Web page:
Gluing sand to paper may sound simple enough, but it can prove a bit tricky unless you first experiment with several techniques. If you use too much glue, raised glue blobs add an extra dimension to your sand project, whether you intended it or not; too little glue and the sand doesn't adhere properly. Experiment with small projects first to get a grip on the ideal amount of glue for the job and the best way to apply it.
Select a paper sturdy enough to withstand the moisture from the glue -- copy paper, construction paper or cardstock work well; tissue paper and some napkins may fall apart from the moisture. Plain brown craft paper or paper cut from sturdy paper bags may also be used. Regular clear-drying school glue or glue sticks hold the sand to the paper. A foam brush and inexpensive artist's brushes help thin the glue onto the paper. As for sand, select pre-colored craft sand or clean sand sold at home improvement stores for sandboxes. Do not use sand from a beach, as it most likely contains bacteria, germs or even insects. Keep disposable cups or containers on hand for the sand. Cover the project area with a plastic tablecloth or newspaper to help keep the sand from getting all over it. A pencil comes in handy to sketch out your idea beforehand if you're creating a specific sand-art design. Plastic spoons or folded index cards help distribute the sand exactly where you want it.
Place your project paper atop the newspaper or table cloth; then pour some sand into a disposable container. Create simple, thin designs such as words by squirting glue directly out of the bottle into the desired forms -- write out the design in glue. Sprinkle sand over the wet glue using a spoon or a folded index card, using the card as a chute for the sand. Continue sprinkling until you can't see the glue beneath the sand; then shake the excess sand off onto the newspaper or into a plastic tub so you can funnel it back into the sand container. Writing or squirting glue out of the bottle results in raised designs that turn into hard bumps when the sand and glue dry. Create smooth, flat sand art by using a foam brush or artist's brush to spread the glue. For a large area, pour glue into a disposable bowl; then dip the foam brush into the glue, or squirt glue onto the paper and spread it around. A glue stick may be used in place of school glue, but it may not hold as much sand. An artist's brush allows you to create narrow, detailed glue areas without raised edges. Sprinkle sand over your brushed glue area; then shake off the excess into a container. Allow the entire project to dry for an hour or two before displaying it.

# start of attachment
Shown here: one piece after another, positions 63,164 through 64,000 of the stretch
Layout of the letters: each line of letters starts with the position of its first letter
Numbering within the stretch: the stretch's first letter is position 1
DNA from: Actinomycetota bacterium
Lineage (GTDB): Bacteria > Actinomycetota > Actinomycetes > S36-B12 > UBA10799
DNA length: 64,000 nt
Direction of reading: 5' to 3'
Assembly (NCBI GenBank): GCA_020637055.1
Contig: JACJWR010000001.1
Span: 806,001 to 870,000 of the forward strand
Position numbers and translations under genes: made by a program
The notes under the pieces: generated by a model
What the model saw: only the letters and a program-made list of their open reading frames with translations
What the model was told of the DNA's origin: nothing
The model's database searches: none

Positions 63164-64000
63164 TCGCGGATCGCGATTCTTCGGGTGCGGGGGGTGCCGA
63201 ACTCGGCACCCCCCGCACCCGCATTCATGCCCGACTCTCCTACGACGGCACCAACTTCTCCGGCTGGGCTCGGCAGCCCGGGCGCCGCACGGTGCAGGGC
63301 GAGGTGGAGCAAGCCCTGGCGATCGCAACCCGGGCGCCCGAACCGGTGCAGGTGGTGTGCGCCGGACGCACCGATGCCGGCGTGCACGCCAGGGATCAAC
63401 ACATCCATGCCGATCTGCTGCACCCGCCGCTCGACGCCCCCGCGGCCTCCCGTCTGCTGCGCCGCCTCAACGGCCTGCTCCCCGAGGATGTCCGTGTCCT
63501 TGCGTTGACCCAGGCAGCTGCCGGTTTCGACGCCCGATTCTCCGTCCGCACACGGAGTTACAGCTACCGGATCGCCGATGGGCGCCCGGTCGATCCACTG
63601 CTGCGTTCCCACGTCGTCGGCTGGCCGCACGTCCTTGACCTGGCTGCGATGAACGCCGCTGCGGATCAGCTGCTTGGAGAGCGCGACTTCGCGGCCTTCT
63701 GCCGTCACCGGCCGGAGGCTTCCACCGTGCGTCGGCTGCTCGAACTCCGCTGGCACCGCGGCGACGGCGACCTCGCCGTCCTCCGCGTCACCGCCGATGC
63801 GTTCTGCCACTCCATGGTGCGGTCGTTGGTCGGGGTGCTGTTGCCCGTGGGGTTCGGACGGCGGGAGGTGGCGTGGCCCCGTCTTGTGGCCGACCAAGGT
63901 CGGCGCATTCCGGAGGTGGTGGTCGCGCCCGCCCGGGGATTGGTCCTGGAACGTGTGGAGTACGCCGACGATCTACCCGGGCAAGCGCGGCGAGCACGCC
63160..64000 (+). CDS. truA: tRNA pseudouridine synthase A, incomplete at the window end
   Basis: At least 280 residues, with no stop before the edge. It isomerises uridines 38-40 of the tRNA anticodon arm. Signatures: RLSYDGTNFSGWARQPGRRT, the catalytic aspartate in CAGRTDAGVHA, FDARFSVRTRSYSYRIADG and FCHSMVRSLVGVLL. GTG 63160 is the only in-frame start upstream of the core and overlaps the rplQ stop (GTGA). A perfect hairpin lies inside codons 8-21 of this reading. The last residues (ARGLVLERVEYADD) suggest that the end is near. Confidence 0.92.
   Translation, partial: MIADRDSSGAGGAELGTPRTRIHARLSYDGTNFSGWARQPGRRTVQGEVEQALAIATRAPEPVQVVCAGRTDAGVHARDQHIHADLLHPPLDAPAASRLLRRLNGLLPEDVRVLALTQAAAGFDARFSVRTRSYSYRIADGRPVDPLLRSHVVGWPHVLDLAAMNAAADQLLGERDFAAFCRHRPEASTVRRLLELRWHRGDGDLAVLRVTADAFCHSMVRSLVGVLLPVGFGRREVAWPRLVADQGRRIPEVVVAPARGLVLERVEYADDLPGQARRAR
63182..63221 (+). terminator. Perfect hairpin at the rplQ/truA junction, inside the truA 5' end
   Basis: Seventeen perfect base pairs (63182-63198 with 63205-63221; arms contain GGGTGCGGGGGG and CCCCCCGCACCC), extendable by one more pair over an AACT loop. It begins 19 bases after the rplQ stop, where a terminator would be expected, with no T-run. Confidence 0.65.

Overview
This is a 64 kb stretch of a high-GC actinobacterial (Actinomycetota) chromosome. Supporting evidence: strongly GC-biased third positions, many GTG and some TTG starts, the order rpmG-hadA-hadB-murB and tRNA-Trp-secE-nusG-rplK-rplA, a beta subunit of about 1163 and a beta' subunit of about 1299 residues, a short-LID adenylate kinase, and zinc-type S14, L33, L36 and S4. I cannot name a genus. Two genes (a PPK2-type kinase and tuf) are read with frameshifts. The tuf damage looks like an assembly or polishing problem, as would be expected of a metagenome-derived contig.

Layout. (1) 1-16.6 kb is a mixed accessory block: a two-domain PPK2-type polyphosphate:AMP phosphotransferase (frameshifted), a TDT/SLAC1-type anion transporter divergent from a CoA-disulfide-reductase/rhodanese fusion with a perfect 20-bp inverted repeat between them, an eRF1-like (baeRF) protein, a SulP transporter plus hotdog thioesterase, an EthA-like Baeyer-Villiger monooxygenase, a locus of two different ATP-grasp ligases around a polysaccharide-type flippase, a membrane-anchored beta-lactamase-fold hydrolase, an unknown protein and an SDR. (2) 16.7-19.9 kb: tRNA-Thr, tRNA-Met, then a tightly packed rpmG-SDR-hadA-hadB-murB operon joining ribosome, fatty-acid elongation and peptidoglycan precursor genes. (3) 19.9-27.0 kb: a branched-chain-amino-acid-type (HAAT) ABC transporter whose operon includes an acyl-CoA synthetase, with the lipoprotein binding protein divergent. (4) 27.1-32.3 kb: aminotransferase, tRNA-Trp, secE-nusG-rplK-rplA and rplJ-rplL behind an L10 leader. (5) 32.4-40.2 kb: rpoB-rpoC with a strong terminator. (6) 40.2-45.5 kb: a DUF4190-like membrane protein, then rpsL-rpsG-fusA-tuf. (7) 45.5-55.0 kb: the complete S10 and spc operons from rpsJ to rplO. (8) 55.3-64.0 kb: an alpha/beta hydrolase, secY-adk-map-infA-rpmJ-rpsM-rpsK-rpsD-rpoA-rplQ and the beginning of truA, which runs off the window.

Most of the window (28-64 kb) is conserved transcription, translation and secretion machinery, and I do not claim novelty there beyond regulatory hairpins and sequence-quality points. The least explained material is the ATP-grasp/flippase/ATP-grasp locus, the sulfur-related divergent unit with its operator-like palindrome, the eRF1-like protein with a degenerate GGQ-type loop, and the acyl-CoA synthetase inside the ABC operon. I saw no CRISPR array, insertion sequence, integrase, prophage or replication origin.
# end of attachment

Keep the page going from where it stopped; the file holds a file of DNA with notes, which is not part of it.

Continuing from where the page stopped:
Create colorful art, such as designs reminiscent of Navajo sand painting, using several different colors of sand. Purchase pre-colored sand or make your own colors by pouring plain sand into several different containers, mixing in one color of powdered tempera paint into each. Start with a little paint, stirring in more as needed for richer color. Sketch your design on scrap paper or lightly sketch it on the project paper, writing the color designated for each area so you remember later. Apply glue to one region on the paper at a time, pour on the appropriate sand color; then shake the excess back into its container. Once you're happy with the look of one color region, continue with another color in an adjacent area. To create finely detailed areas that stand out from the rest, apply the glue and sand in those sections last; this way, the details are atop the background shades, much like fine details added atop a painted picture.
Add texture such as raised dots, stripes or words by adding more glue and sand or glitter after the basic project dries. For instance, create a sky scene with the sun and sun rays poking out from behind behind clouds by using a foam brush or artist's brush to apply the glue to each colored section before adding the sand. Create the entire "flat" image; then, once it dries, add raised details such as the outline of sun rays using glue straight out of the glue bottle's nozzle. Sprinkle brightly colored sand or even fine glass glitter over the raised glue ridges for a special effect. Add more glue atop portions of the clouds to create the appearance of dimension and shadow, sprinkling a slightly different shade of sand -- or glitter -- atop the wet glue so the new cloud portions stand out from the rest.
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